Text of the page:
A most entertaining war of words
An early frontrunner for word of the year could be "disinvited" which has featured in a series of not very diplomatic exchanges flying across The Pond this week.
There is no need to go into who said what in this smorgasbord of unflattering observations. It all started with "inept", "insecure" and "dysfunctional''. This was met by a wonderful volley of "wacky", "very stupid" and "pompous fool". The only disappointment was that "buffoon" didn't put in an appearance, or "nincompoop" perhaps.
None of these words are particularly endearing, but one in particular that emerged which intrigued me was "disinvited". We all know that words with the prefix "dis" are usually not very good news -- there's "discombobulated" for a start which is a most unpleasant feeling. But "disinvited" is one you don't hear that often. It's also an awkward-sounding word.
Most people can handle not being invited to something, or "uninvited'' if you wish. That happens all the time. But to be disinvited means that you were at one stage actually invited, but then someone doesn't want you there anymore. You suddenly become persona non grata. It cannot be a nice feeling.
The other day I was in a pub with a friend having a chat over the origins of certain words. (Warning: this is the sort of thing you are reduced to when you get older). One word that came up was "posh", meaning elegant or upper class, sometimes in a derogatory nature.
My friend suggested it originated as an acronym of Port Out, Starboard Home. It went back to the old days when travelling to India from England required a long sea journey. POSH was supposedly stamped on the tickets of the more affluent passengers who had paid for the most expensive cabins which were on the shady side of the deck on both outward and return voyages. It certainly makes a lot of sense, but unfortunately, like many good etymology stories, doesn't appear to be true. Despite exhaustive research there are no records of tickets on the India route having POSH stamped on them.
Unfortunately, there are no conclusive alternative explanations of where "posh" comes from. The most likely is that it was an old Romany word meaning money, which isn't half as interesting as the ocean liner explanation.
A posh story that can be confirmed, however, is that in 2002 Victoria Beckham, aka "Posh Spice", tried to stop the English football club Peterborough from registering its nickname as The Posh with the UK Patents office. The club had used the nickname since 1921 and it was a key part of its history. Mrs Beckham claimed "posh" had become synonymous with her name around the world. She lost the case.
Arise, Sir Loin
A couple of years ago, also over a beer, a friend could hardly contain his excitement when he informed me he had just discovered a fascinating derivation of the word "sirloin", the popular cut of meat.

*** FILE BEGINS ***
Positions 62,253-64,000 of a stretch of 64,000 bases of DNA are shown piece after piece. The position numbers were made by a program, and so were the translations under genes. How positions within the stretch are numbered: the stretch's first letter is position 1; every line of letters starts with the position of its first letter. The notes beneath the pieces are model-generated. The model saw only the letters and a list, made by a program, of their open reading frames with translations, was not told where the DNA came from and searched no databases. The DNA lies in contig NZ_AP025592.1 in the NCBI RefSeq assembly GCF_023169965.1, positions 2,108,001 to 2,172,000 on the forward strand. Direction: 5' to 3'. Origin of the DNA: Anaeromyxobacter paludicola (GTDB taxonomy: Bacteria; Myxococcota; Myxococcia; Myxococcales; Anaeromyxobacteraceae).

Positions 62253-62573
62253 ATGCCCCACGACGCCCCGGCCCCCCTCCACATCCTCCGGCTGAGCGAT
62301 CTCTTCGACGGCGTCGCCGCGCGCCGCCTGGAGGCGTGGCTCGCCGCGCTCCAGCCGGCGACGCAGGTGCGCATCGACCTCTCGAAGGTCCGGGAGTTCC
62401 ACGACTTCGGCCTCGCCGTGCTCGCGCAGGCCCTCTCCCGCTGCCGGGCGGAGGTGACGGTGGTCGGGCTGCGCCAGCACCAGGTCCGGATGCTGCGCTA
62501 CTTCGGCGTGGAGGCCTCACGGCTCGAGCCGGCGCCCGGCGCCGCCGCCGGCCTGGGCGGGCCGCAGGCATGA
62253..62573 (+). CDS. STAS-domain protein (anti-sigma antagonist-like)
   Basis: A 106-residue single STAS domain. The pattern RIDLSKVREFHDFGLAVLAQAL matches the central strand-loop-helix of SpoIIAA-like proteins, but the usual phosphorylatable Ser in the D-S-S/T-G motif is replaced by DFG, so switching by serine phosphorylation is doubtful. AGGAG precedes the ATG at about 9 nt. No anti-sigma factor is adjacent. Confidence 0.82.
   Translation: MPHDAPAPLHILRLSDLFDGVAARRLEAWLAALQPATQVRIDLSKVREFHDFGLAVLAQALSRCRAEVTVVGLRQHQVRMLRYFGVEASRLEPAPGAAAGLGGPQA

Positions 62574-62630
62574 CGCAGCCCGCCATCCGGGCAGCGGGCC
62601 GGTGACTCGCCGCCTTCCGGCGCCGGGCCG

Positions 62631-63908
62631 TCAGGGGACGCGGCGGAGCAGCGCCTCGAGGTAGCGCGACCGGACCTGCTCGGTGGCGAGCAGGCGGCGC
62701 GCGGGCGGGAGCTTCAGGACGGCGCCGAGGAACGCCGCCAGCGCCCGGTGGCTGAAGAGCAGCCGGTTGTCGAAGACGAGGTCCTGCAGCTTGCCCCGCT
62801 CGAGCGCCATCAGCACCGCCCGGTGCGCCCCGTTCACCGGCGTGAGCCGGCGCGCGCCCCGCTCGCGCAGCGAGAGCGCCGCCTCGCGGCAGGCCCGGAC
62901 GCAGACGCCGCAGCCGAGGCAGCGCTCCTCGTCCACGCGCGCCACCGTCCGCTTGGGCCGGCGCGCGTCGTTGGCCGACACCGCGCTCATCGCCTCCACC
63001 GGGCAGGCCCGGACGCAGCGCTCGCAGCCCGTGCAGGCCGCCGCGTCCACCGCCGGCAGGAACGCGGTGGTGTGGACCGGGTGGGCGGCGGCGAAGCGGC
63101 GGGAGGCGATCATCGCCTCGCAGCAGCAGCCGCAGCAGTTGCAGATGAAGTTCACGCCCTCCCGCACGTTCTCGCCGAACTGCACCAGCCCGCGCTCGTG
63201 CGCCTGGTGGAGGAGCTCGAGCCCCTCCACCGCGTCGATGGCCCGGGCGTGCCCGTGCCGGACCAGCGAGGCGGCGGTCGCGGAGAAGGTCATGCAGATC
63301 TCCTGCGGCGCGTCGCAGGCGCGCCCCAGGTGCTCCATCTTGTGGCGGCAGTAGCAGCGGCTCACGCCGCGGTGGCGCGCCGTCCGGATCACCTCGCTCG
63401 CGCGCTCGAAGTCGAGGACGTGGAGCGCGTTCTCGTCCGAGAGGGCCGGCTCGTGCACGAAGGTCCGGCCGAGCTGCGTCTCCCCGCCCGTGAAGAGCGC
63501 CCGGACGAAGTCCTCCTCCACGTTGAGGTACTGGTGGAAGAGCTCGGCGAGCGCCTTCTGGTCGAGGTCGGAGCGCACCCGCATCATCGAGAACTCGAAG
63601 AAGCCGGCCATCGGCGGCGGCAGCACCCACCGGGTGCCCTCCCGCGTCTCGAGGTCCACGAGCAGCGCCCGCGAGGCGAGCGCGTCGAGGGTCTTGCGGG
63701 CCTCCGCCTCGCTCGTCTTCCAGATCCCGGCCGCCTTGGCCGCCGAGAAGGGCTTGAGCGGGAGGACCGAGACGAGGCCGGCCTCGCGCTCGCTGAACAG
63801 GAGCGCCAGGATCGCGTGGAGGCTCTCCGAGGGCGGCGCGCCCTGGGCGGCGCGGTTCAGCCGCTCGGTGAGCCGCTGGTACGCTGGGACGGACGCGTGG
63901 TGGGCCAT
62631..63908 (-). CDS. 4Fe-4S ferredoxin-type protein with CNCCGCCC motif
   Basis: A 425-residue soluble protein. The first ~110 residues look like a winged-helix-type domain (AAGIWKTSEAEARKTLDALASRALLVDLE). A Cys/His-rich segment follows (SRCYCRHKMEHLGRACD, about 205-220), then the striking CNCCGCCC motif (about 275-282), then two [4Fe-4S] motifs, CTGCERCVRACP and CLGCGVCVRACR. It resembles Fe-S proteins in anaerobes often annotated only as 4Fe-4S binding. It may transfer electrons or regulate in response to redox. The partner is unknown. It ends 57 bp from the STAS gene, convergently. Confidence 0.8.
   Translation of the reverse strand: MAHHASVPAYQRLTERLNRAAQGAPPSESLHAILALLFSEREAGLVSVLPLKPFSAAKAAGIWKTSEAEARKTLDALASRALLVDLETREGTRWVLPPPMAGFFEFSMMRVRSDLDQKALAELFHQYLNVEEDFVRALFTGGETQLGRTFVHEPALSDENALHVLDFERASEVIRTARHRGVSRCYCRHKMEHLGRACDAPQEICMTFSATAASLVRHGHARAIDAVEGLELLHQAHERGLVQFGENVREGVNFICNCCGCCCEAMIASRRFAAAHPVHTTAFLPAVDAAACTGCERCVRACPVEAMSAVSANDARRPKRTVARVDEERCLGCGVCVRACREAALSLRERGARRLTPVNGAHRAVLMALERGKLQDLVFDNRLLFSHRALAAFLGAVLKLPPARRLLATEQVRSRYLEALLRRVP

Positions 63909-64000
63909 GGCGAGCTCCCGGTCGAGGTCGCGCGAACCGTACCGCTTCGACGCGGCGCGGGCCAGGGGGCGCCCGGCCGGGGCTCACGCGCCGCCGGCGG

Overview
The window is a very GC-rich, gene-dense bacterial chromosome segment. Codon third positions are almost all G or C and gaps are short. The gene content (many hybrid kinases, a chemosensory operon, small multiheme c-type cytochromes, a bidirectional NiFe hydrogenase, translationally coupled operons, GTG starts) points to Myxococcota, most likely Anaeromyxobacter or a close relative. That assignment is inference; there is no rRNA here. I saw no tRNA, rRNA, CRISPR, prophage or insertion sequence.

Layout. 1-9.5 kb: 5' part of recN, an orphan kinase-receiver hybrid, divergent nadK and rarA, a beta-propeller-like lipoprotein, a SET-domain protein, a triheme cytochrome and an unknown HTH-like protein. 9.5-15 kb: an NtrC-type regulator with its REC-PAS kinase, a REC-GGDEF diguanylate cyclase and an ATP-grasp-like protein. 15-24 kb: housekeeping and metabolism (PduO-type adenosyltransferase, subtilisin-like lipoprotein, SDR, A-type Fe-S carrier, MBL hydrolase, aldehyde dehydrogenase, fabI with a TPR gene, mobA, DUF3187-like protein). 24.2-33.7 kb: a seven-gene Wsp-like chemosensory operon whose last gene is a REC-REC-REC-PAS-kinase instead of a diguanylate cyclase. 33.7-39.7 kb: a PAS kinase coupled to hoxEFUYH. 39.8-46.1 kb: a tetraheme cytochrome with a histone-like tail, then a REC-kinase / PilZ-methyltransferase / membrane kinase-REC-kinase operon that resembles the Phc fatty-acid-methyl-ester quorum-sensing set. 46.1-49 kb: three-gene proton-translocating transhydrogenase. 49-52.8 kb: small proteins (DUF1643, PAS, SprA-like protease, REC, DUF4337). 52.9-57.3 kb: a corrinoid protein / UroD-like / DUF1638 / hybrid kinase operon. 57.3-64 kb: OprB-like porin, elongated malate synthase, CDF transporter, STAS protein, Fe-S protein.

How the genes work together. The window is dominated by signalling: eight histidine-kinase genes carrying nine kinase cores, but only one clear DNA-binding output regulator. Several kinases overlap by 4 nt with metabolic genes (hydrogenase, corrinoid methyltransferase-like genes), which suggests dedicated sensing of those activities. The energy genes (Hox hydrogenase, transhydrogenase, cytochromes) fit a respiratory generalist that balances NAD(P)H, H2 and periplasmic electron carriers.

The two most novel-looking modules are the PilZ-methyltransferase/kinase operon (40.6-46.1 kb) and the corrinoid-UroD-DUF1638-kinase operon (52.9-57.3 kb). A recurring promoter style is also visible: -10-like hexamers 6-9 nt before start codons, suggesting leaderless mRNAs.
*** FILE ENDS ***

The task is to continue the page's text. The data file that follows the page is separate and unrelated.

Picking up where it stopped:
He went on to explain it came from an ancient king of England who so enjoyed a particular loin steak he was chewing on he decided it deserved a special honour. So he promptly pulled out his sword, placed it on the piece of meat and knighted it -- thus Sir Loin was created. A delightful image indeed, but sadly not true. This is despite on the internet just about every English king being cited as responsible for this noble act.
Once again, the correct etymology is much less colourful. It comes from the French sur la longe (above the loin). But next time you tuck into a sirloin steak, it will probably be just a little more enjoyable if you ponder over whether it is actually worthy of a knighthood.
One wonders if Queen Elizabeth at one of her garden parties is ever tempted to knight a crumpet or a cucumber sandwich.
Speaking of sandwiches, most people are probably aware that the word "sandwich" is derived from the 18th century British statesman 4th Earl of Sandwich, John Montague. Apparently he was very fond of gambling, particularly playing cards. When he became hungry, not wanting to disrupt his card game by going to dinner, he would ask his valet to bring him beef in two slices of bread and eat at the card table. After a while his playing partners thought this was a good idea and would ask for "the same as Sandwich" during their sessions, and thus the common "sandwich" was born.
Athough the Earl of Sandwich was truly influential in Britain, he was not held in high esteem, sometimes referred to as "the most disliked man in Britain". Besides his insatiable gambling habit, he was regarded as incompetent and corrupt. A known philanderer, he was once described "as mischevious as a monkey and as lecherous as a goat".
Sandwich was also a leading member of the notorious Hellfire Club that indulged in pagan-like rituals and plenty of naughty goings-on. Another member of that club, journalist and politician John Wilkes, had an ongoing feud with Sandwich which extended into Parliament. In one exchange, Sandwich chided Wilkes with: "Sir, I do not know whether you will die on the gallows, or of the pox." To which Wilkes responded: "That will depend, my lord, on whether I embrace your principles or your mistress."
Contact PostScript via email at firstname.lastname@example.org
Bangkok Post columnist
A long time popular Bangkok Post columnist. In 1994 he won the Ayumongkol Literary Award. For many years he was Sports Editor at the Bangkok Post.
Email : email@example.com